Aaron Saunders, Live Voyage Reports
Wednesday, July 1, 2015
There’s nothing like the realization that you’ve just paid $12.87 for a pint of beer to remind you that you’re in Norway. In fact, local legend has it that if you listen closely, you can hear the sound of a troll giggling madly as he makes off with every last bit of loose change you might have had before disappearing into a misty fjord never to be seen or heard from again.
Despite the high costs, I’m enjoying my one-night pit-stop in the Norwegian capital city of Oslo. Yesterday, I flew from Canada via Frankfurt, arriving here just before noon aboard a Lufthansa Airbus A321. Tomorrow, I’ll head back to Oslo-Gardermoen Airport for another flight, this time on Scandinavian Airlines (SAS).
My real destination, as it turns out, is Tromso, Norway – and Silversea Expeditions’ adventurous and luxurious Silver Explorer.
Tomorrow, I’ll board this spectacular 132-guest ship for the first time in three years. Back in 2012, I sailed aboard Silver Explorer on a fascinating voyage from Portsmouth, England around the British Isles. It introduced me to the world of expedition cruising, and gave me some lifelong friends – not to mention a whole host of irreplaceable experiences that could never be planned on any itinerary, but which my life is fuller and more complete for having had.
That’s the beauty of the voyage we’re about to embark on: a 10-day journey from Tromoso to Longyearbyen, in arctic Svalbard.
Part of Silversea’s full lineup of Arctic Expedition Cruises, this sailing might initially confuse those who are used to more structured and precise port-of-call-driven itineraries. After our initial day at sea, we’ll call on Bear Island – an uninhabited island and designated nature reserve literally located smack in the middle of nowhere.
Then, it’s a full week that can be described in a single sentence: cruising and exploring Arctic Svalbard.
Itineraries like this are determined by the weather conditions, along with the wishes of the vessel’s Master and the onboard Expedition Team Leader. Because of this, no two voyages will be exactly alike. It’s great for guests, too – nothing heightens the sense of adventure like not having a rigidly structured itinerary that must be adhered to at all times. It also helps reign in guest expectations: with no idea what to expect, guests rarely leave disappointed.
This voyage is a huge deal for me. This past January, I had the opportunity to visit Antarctica, with its towering icebergs, lonely vistas, and playful penguins. It was a dream come true for me, and the absolute journey of a lifetime. Now, much like Norwegian polar explorer Roald Amundsen, I’m set to conquer the Arctic as well.
You’re going to hear a lot from me over the next 10 days about Amundsen and other Arctic explorers who helped open up areas that, just a few hundred years ago, were literally black blips on the map. A human dynamo of a man, Amundsen’s prodigious lust for adventure drove him to not only conquer Antarctica (take that, Robert Falcon Scott!), but to also claim victory in the Northwest Passage and the North Pole.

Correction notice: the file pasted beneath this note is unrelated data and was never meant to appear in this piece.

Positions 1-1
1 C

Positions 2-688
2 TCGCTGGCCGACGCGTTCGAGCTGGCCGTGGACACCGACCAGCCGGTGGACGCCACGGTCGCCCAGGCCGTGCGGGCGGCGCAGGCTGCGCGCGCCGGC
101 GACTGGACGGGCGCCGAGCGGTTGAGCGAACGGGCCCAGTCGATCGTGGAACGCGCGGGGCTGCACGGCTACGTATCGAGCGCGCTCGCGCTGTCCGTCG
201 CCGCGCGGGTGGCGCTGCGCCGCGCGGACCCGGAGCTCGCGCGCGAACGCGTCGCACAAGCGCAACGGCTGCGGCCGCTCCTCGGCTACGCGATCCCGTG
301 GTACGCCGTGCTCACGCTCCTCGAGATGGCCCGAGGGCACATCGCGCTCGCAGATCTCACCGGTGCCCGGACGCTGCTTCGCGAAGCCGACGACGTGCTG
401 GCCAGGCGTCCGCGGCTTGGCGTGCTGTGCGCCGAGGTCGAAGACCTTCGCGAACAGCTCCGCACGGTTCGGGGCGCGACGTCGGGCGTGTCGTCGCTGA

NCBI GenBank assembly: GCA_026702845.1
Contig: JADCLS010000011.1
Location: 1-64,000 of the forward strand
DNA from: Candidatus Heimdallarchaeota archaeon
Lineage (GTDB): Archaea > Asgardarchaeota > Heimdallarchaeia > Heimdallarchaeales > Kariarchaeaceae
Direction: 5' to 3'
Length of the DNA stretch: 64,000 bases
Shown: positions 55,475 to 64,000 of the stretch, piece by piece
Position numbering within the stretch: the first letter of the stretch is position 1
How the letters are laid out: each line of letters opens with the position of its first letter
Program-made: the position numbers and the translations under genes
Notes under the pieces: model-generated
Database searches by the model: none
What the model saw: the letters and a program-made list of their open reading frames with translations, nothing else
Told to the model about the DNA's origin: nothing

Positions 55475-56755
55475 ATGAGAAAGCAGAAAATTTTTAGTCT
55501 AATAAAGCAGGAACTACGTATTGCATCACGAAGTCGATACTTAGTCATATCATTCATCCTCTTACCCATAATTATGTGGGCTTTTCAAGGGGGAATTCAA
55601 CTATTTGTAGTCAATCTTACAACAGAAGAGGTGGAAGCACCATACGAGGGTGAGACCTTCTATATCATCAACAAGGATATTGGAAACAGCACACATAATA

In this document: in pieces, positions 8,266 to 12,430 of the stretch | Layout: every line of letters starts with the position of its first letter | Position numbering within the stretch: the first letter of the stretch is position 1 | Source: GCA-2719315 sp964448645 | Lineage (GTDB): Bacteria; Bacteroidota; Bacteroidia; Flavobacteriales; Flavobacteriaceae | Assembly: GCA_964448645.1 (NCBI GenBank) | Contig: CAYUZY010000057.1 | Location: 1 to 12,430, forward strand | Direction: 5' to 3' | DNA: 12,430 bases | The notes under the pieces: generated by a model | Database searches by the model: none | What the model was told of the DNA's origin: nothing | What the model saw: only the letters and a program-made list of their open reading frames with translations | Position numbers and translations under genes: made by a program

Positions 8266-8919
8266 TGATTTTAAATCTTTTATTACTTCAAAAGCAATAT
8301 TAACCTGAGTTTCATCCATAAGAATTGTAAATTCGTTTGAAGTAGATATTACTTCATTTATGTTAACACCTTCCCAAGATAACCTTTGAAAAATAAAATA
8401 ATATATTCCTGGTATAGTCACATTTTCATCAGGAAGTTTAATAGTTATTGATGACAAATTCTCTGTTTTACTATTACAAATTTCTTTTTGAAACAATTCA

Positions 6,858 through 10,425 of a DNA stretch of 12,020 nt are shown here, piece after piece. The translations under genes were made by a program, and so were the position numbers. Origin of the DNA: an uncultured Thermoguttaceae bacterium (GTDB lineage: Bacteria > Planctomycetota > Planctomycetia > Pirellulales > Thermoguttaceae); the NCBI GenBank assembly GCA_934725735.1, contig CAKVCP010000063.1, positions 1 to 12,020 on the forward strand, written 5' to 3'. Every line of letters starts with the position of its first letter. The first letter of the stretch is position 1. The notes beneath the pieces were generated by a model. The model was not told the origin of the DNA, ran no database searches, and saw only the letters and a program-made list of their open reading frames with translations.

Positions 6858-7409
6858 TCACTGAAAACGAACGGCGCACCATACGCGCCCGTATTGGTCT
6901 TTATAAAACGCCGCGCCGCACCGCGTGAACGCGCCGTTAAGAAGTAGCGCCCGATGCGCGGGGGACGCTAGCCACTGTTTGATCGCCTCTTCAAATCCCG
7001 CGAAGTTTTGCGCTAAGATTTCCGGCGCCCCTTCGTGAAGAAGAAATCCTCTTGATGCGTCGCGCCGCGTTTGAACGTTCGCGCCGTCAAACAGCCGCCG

But like most runaway passions, Amundsen’s would consume him, too. He disappeared mysteriously in 1928, on a routine rescue mission over the Barents Sea.
Amundsen’s expedition ship Fram is on permanent display here in Oslo, but while we sadly didn’t have time to make it to the museum, we did get the chance to explore this great Norwegian city.
Silversea utilises the Radisson Blu Scandinavia as their pre-and-post-cruise hotel in Oslo. Rather than transferring immediately to Tromso, guests use Oslo as an intermediary stopover – presumably due to the greater variety of flights and hotels found here.
It’s a great hotel, but you should know that guest rooms are currently under renovation. I lucked out: I got one of the newly-renovated rooms on the 10th floor. Your mileage may vary. The hotel is, however, pleasantly up-front with the construction work occurring on the floors above, all of which only lasts until 7:00 p.m. each day.
My room is perfect for a one-night stay, and would probably suffice for half-a-week or so if push came to shove. The air conditioning is on the soft side, even when cranked to the full position. I avoided turning my room into a broiler by keeping the blackout drapes shut during the heat of the afternoon. Believe it nor, Oslo nearly hit 30°C – or 86°F – today!
I also have to give bonus points to the Radisson for being literally the only hotel that has actually had pre-cruise transfer information available for me on arrival! Normally, I have to ask or inquire to a baffled and overworked check-in staff; not here.
By getting that package early on, I learned that I’ve got to be up, fed and ready to rock at 6:45 tomorrow morning. Given that, this seems like a logical spot to suspend tonight’s post…with the anticipation of more to come tomorrow from Tromso and onboard the magnificent Silver Explorer!